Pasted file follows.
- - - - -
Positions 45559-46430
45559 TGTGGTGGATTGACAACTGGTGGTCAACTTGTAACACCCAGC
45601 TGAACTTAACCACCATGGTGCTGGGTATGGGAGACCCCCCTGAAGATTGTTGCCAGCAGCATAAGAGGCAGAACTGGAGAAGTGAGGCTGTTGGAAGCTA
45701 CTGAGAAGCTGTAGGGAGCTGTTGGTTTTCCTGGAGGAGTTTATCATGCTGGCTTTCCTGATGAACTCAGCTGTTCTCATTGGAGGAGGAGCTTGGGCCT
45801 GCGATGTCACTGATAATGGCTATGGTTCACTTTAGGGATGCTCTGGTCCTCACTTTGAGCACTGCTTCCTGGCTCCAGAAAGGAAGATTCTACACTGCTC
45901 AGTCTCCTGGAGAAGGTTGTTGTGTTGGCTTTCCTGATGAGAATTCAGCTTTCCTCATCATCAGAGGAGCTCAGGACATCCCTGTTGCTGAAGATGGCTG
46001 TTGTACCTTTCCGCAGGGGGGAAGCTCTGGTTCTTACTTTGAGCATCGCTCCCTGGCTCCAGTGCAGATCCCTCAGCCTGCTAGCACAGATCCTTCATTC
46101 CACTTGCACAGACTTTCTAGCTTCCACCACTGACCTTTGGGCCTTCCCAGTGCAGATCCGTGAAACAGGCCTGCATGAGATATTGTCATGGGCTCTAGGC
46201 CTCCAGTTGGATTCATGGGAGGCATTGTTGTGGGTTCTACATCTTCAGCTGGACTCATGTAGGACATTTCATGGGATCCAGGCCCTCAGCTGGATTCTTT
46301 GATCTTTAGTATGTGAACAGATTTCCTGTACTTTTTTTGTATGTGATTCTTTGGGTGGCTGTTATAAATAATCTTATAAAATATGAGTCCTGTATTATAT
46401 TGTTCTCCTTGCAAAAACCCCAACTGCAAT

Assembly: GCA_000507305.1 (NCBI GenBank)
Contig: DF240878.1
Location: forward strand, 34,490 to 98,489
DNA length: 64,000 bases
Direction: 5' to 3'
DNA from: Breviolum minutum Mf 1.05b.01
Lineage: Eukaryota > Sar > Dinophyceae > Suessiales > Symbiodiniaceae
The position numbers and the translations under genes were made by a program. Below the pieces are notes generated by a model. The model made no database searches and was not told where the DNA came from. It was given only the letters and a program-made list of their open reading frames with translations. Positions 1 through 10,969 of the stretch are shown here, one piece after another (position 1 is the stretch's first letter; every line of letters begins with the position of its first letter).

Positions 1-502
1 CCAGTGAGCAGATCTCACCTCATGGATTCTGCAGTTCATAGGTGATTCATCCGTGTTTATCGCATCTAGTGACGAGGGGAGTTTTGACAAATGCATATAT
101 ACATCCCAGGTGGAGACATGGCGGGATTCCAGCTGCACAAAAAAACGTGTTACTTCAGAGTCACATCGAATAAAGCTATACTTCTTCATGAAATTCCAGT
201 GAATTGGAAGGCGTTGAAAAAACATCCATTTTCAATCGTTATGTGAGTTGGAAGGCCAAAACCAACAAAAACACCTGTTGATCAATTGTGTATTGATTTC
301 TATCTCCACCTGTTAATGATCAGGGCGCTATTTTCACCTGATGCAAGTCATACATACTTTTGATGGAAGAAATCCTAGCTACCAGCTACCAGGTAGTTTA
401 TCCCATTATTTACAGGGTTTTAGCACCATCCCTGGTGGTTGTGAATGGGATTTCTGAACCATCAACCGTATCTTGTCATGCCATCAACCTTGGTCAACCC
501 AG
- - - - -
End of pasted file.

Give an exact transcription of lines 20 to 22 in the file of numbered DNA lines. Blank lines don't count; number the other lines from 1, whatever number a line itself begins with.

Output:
Positions 1-502
1 CCAGTGAGCAGATCTCACCTCATGGATTCTGCAGTTCATAGGTGATTCATCCGTGTTTATCGCATCTAGTGACGAGGGGAGTTTTGACAAATGCATATAT
101 ACATCCCAGGTGGAGACATGGCGGGATTCCAGCTGCACAAAAAAACGTGTTACTTCAGAGTCACATCGAATAAAGCTATACTTCTTCATGAAATTCCAGT